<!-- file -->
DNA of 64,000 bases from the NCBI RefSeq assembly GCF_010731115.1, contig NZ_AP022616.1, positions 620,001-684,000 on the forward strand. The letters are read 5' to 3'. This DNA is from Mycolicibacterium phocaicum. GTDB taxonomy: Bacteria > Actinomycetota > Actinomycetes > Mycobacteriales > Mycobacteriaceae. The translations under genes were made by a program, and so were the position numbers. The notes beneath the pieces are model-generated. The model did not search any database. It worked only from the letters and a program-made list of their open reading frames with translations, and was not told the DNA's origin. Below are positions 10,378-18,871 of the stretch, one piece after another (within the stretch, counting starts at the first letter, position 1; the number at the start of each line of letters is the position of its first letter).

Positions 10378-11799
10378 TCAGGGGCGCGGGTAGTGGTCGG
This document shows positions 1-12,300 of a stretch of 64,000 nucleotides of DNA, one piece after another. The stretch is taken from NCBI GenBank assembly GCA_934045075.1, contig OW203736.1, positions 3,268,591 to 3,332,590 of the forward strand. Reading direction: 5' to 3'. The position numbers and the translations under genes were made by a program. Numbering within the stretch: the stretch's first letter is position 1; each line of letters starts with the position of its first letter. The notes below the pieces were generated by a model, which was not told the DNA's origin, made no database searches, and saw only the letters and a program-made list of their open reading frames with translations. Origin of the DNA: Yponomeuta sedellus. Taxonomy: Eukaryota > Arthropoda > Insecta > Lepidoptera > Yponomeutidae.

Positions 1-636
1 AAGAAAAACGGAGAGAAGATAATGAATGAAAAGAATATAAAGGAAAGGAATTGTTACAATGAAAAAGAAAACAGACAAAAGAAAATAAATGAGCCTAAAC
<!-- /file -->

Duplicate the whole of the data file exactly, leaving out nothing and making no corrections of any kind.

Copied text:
DNA of 64,000 bases from the NCBI RefSeq assembly GCF_010731115.1, contig NZ_AP022616.1, positions 620,001-684,000 on the forward strand. The letters are read 5' to 3'. This DNA is from Mycolicibacterium phocaicum. GTDB taxonomy: Bacteria > Actinomycetota > Actinomycetes > Mycobacteriales > Mycobacteriaceae. The translations under genes were made by a program, and so were the position numbers. The notes beneath the pieces are model-generated. The model did not search any database. It worked only from the letters and a program-made list of their open reading frames with translations, and was not told the DNA's origin. Below are positions 10,378-18,871 of the stretch, one piece after another (within the stretch, counting starts at the first letter, position 1; the number at the start of each line of letters is the position of its first letter).

Positions 10378-11799
10378 TCAGGGGCGCGGGTAGTGGTCGG
This document shows positions 1-12,300 of a stretch of 64,000 nucleotides of DNA, one piece after another. The stretch is taken from NCBI GenBank assembly GCA_934045075.1, contig OW203736.1, positions 3,268,591 to 3,332,590 of the forward strand. Reading direction: 5' to 3'. The position numbers and the translations under genes were made by a program. Numbering within the stretch: the stretch's first letter is position 1; each line of letters starts with the position of its first letter. The notes below the pieces were generated by a model, which was not told the DNA's origin, made no database searches, and saw only the letters and a program-made list of their open reading frames with translations. Origin of the DNA: Yponomeuta sedellus. Taxonomy: Eukaryota > Arthropoda > Insecta > Lepidoptera > Yponomeutidae.

Positions 1-636
1 AAGAAAAACGGAGAGAAGATAATGAATGAAAAGAATATAAAGGAAAGGAATTGTTACAATGAAAAAGAAAACAGACAAAAGAAAATAAATGAGCCTAAAC